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Psychrophilic enzymes: hot topics in cold adaptation
The ability to thrive at temperatures that are close to, or below, the freezing point of water requires a vast array of adaptations to maintain the metabolic rates and sustained growth compatible with life in these severe environmental conditions.
Psychrophilic microorganisms: challenges for life
The ability of psychrophiles to survive and proliferate at low temperatures implies that they have overcome key barriers inherent to permanently cold environments, and the current knowledge of these adaptations as gained from extensive biochemical and biophysical studies and also from genomics and proteomics is discussed.
Coping with cold: the genome of the versatile marine Antarctica bacterium Pseudoalteromonas haloplanktis TAC125.
The analysis of the genome sequence of the fast growing Antarctica bacterium Pseudoalteromonas haloplanktis TAC125 finds that it copes with the increased solubility of oxygen at low temperature by multiplying dioxygen scavenging while deleting whole pathways producing reactive oxygen species.
Cold-adapted enzymes: from fundamentals to biotechnology.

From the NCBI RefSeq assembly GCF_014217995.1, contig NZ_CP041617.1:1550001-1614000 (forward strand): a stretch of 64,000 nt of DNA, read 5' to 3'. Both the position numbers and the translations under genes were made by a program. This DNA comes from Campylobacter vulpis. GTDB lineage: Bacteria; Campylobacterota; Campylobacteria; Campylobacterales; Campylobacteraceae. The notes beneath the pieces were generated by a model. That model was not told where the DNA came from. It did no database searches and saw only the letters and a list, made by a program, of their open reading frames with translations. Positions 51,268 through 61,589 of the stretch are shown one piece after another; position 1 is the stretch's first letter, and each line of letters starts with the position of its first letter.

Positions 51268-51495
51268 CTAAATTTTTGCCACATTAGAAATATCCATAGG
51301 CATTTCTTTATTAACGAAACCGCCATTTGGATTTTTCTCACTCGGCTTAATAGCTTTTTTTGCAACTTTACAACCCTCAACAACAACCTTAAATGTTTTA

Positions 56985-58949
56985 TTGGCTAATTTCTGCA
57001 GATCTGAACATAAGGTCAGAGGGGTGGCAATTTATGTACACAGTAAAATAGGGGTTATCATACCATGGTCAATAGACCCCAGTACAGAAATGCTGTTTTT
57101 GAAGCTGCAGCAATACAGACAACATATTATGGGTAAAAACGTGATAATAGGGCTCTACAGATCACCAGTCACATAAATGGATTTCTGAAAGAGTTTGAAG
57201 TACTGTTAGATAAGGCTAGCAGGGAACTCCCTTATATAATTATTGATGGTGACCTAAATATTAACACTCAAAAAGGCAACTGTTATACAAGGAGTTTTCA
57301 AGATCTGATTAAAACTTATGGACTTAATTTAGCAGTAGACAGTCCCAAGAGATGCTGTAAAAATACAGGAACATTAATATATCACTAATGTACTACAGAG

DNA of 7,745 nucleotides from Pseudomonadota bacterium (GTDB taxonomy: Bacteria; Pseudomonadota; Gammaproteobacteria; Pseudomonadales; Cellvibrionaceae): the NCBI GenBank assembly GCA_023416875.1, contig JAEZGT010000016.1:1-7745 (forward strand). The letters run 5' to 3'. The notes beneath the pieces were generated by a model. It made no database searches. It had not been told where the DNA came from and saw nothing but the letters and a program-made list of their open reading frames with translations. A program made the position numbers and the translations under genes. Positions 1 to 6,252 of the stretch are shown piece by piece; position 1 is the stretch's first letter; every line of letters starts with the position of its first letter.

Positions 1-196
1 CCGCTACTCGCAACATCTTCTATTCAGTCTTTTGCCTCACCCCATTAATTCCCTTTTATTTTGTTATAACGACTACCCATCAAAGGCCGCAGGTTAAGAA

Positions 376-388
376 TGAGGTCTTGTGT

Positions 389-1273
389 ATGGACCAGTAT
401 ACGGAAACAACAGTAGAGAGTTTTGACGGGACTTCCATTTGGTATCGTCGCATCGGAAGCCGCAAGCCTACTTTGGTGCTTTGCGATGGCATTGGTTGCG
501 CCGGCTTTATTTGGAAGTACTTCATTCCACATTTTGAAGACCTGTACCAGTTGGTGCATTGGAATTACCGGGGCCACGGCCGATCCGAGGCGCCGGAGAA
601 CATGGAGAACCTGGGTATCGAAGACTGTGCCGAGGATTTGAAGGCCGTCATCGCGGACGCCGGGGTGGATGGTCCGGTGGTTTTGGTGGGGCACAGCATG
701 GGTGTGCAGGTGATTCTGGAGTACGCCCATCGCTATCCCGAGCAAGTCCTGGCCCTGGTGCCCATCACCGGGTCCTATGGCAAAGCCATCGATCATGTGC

Psychrophilic enzymes: molecular basis of cold adaptation
All known structural factors and weak interactions involved in protein stability are either reduced in number or modified in order to increase their flexibility, and thermal instability of cold-adapted enzymes is regarded as a consequence of their conformational flexibility.
Psychrophilic Enzymes: From Folding to Function and Biotechnology
Psychrophiles thriving permanently at near-zero temperatures synthesize cold-active enzymes to sustain their cell cycle and these enzymes are already used in many biotechnological applications requiring high activity at mild temperatures or fast heat-inactivation rate.
Psychrophilic enzymes: a thermodynamic challenge.
Some like it cold: biocatalysis at low temperatures.